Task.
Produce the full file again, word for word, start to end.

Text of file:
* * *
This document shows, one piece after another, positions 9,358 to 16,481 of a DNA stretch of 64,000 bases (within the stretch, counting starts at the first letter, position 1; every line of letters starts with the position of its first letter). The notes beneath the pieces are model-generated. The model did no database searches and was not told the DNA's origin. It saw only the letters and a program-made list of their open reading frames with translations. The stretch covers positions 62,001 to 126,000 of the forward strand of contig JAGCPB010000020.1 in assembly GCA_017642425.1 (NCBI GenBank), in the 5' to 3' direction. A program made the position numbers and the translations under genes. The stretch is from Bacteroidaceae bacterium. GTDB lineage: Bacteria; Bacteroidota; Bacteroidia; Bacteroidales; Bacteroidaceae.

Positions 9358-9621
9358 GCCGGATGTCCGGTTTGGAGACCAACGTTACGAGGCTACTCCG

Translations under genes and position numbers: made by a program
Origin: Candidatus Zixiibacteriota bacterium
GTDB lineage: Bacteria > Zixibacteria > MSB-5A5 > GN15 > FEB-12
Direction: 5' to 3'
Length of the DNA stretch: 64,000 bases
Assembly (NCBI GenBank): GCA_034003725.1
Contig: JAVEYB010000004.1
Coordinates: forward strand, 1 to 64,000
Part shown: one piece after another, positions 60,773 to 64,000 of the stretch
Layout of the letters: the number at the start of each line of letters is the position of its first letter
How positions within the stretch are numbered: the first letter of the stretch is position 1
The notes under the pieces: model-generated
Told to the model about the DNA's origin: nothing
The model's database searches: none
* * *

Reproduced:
This document shows, one piece after another, positions 9,358 to 16,481 of a DNA stretch of 64,000 bases (within the stretch, counting starts at the first letter, position 1; every line of letters starts with the position of its first letter). The notes beneath the pieces are model-generated. The model did no database searches and was not told the DNA's origin. It saw only the letters and a program-made list of their open reading frames with translations. The stretch covers positions 62,001 to 126,000 of the forward strand of contig JAGCPB010000020.1 in assembly GCA_017642425.1 (NCBI GenBank), in the 5' to 3' direction. A program made the position numbers and the translations under genes. The stretch is from Bacteroidaceae bacterium. GTDB lineage: Bacteria; Bacteroidota; Bacteroidia; Bacteroidales; Bacteroidaceae.

Positions 9358-9621
9358 GCCGGATGTCCGGTTTGGAGACCAACGTTACGAGGCTACTCCG

Translations under genes and position numbers: made by a program
Origin: Candidatus Zixiibacteriota bacterium
GTDB lineage: Bacteria > Zixibacteria > MSB-5A5 > GN15 > FEB-12
Direction: 5' to 3'
Length of the DNA stretch: 64,000 bases
Assembly (NCBI GenBank): GCA_034003725.1
Contig: JAVEYB010000004.1
Coordinates: forward strand, 1 to 64,000
Part shown: one piece after another, positions 60,773 to 64,000 of the stretch
Layout of the letters: the number at the start of each line of letters is the position of its first letter
How positions within the stretch are numbered: the first letter of the stretch is position 1
The notes under the pieces: model-generated
Told to the model about the DNA's origin: nothing
The model's database searches: none